Case by case: what development economics can teach the civic tech and accountability field about building an evidence base

Warning: long post, deep weeds.

Last week saw some really interesting thinking in the development economics blogosphere, focused on design questions for external validity (the applicability of case-specific findings to other cases). This is a central question for research on civic tech and accountability programming, which talks a lot about wanting an evidence base, but remains dominated by case studies, enthusiasm and a handful of ametuer researchers. We see this clearly a couple times a year (at TicTech, the Open Data Research Forum), where the community gathers to talk about evidence, share novel case studies, acknowledge that we can’t generalize from case studies, and then talk some more as if we can.

If we want to develop the kinds of general heuristics and and rules of thumb that would be useful for the people who actually design and prioritize programming modalities, the kind that would make it possible to learn across country contexts, then we have to be smarter about how we design our research and conceptualize our evidence base. There’s a lot to learn from development economics in that regard. Development studies is like pubescent civic tech and accountability’s older uncle, who used to be cool, but still knows how to get shit done. In particular, there was a lot to learn from last week’s discussions about generalization and validity.

Continue reading “Case by case: what development economics can teach the civic tech and accountability field about building an evidence base”

Democracy in the eye of the beholder

I love it when messy methods get topical, and this might be one of the very few silver linings to come out of Trumpland. December saw the publication of an IPSR special issue on measuring democracy, and then shit got real this week, when Andrew Gelman began a stream of posts criticizing the application of EIP methodology to the recent presidential elections in US states, and especially the claim/meme that North Carolina is no longer a democracy.

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The long haul towards evidence: information in elections edition

Civil society groups emphasize the need for high quality public information on the performance of politicians. But, does information really make a difference in institutionally weak environments? Does it lead to the rewarding of good performance at the polls or are voting decisions going to be dominated by ethnic ties and clientelistic relations?

Enter the Metaketa project’s first phase, running 7 experimental evaluations in 6 countries to answer that question: Does more info change voter behavior? The results and synthetic analysis are all coming out early next year, which is exciting, but a long ways away. I was also happy to see that they have a pre-analysis plan for that synthesis work (basically a self control mechanism to ensure that data doesn’t get fudged under analysis to support preferred outcomes, unfortunately they don’t really get used). Continue reading “The long haul towards evidence: information in elections edition”

Gaps in Human Rights Research, Advocacy and Compliance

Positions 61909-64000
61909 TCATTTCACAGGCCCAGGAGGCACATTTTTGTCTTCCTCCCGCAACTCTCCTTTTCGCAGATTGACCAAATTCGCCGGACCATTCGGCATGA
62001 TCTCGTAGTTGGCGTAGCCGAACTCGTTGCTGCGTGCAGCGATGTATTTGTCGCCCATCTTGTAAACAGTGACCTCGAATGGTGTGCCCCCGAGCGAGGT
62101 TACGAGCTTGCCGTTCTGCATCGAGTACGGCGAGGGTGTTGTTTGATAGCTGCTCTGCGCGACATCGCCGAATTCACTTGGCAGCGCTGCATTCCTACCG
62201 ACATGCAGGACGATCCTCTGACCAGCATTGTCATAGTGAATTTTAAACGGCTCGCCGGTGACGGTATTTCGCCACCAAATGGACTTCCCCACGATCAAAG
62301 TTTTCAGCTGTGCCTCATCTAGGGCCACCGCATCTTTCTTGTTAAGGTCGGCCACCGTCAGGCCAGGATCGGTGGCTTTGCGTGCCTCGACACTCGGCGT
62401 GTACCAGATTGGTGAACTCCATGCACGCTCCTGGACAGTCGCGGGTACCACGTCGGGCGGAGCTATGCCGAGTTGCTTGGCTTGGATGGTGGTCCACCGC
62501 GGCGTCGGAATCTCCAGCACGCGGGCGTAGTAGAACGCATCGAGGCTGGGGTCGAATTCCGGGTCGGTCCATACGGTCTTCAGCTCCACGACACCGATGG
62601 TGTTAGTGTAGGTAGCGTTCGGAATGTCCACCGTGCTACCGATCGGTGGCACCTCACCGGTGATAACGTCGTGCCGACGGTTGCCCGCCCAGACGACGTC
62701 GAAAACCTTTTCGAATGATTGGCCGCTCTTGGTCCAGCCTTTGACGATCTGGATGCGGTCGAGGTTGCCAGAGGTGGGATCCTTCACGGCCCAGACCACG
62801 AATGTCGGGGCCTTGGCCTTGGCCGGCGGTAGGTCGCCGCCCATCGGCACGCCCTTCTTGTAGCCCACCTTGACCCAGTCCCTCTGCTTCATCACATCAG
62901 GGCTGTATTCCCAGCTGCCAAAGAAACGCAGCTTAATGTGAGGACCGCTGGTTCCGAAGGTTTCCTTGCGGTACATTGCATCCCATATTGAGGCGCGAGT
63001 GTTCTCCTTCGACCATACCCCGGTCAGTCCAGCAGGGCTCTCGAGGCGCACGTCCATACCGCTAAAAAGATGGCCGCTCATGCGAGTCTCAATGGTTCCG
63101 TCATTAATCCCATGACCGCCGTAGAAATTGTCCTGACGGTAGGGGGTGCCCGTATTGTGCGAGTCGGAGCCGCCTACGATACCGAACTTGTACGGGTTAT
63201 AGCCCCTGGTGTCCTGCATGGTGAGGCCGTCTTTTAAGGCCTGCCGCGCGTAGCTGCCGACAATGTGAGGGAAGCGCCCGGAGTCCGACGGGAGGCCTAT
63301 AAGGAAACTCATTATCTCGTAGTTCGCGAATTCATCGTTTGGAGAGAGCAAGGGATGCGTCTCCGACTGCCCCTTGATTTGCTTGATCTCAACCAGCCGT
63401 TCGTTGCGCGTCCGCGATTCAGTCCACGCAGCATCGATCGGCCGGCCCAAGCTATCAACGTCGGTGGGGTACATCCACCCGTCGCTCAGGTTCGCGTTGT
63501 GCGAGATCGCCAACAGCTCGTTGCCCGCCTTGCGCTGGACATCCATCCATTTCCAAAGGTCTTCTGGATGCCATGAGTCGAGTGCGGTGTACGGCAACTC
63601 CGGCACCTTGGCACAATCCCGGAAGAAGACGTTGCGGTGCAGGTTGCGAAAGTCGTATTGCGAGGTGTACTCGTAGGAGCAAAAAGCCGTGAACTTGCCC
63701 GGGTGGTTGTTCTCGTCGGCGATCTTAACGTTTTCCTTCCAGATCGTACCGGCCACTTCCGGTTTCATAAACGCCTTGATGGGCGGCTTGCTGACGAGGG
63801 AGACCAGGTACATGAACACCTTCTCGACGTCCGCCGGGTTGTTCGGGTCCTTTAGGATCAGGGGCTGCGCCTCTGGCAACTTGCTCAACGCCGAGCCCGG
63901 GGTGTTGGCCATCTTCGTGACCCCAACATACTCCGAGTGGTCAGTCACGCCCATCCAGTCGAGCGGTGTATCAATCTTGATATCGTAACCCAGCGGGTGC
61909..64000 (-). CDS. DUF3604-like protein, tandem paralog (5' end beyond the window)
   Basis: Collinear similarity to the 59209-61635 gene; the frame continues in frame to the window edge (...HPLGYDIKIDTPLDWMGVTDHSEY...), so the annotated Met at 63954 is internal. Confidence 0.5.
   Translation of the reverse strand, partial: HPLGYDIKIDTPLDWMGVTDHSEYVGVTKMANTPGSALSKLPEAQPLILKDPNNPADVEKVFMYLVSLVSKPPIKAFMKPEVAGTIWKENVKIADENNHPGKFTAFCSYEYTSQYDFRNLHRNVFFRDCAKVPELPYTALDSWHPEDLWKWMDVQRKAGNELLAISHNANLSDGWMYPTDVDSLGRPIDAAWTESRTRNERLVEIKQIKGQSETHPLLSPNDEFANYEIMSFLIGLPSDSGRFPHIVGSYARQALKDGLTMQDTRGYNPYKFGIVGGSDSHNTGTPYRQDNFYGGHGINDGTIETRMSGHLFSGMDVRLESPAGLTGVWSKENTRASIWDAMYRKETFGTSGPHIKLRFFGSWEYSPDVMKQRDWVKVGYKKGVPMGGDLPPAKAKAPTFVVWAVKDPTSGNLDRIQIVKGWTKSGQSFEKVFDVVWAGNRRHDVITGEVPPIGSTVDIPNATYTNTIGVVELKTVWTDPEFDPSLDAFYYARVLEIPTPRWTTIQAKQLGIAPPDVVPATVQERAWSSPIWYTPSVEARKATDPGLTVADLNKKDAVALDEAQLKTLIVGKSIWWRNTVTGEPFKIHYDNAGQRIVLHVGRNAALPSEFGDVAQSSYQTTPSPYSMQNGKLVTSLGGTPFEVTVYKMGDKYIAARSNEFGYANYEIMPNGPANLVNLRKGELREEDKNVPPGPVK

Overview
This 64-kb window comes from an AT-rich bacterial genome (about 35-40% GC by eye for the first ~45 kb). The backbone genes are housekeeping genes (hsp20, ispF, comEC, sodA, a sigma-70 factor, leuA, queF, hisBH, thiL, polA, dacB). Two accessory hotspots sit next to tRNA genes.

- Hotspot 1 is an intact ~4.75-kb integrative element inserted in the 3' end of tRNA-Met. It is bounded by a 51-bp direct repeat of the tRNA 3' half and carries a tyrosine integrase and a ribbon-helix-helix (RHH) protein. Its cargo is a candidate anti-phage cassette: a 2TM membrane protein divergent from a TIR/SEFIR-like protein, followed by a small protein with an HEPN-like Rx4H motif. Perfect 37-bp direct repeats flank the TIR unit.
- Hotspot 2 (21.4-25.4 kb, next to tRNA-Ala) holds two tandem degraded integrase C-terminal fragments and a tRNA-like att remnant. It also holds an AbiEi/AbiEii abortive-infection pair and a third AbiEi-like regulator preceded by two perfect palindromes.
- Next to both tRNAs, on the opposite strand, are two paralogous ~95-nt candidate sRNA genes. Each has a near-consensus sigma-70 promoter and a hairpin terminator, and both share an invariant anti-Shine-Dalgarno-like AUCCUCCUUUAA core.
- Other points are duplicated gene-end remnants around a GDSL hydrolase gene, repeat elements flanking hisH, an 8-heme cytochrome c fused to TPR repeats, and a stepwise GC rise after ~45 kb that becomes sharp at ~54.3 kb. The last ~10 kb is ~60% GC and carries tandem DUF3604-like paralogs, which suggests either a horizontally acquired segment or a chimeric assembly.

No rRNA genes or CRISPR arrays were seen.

How human rights scholars conceal social wrongs.

That’s the title of an Open Democracy article published yesterday, which takes issue with the way that international comparative indices (such as Ciri Human Rights Data Project and Freedom in the World) hide injustice in rich western democracies. Specifically, the authors are angered by the US government’s consistently high ranking, despite systematic disenfranchisement of the African-American electorate. Continue reading “Gaps in Human Rights Research, Advocacy and Compliance”

When Indicators Get in the Way, Go Report Minimal?

Now, there’s a lot we could debate here about data collection processes, or tools, or when and how data clerks should be employed – but that’s not the point. Instead, we suggest that a growing amount of the qualitative evidence indicates that costs of collecting and reporting on the data that inform high-level performance indicators (for various agencies) can be quite high – perhaps higher than the M&E community typically realizes. These opportunity costs were echoed across countries and sectors; discussions with agricultural staff in Ghana, for example, suggest that many extension workers spend up to a quarter (or more) of their time collecting and reporting data.

That’s from a recent ICTworks blogpost. It’s focused on a specific initiative (HIV clinic in TZ), but the spirit will ring true to anyone who’s done donor reporting from the field (or at all really). The idea that reporting gets in the way of work is familiar, but it’s often even worse in a tech context, when there’s a presumption of data abundance, and finding metrics to strenghten work and anticipate roadblocks can be hard enough.  Continue reading “When Indicators Get in the Way, Go Report Minimal?”

All the books on researchers and the interwebs

Or at least the three I had in my bookmarks. But I feel like there’s been a lot in recent weeks. Are there others to add to this list?

9781447329251Being a Scholar in the Digital Era: Transforming Scholarly Practice for the Public Good (Jessie Daniels and Polly Thistlewaite, Eds). 
Strong normative bent in this one, for open research as well as social impact. Explicit focus on collaborating with activists. I look fwd to reading. Their blurb: Continue reading “All the books on researchers and the interwebs”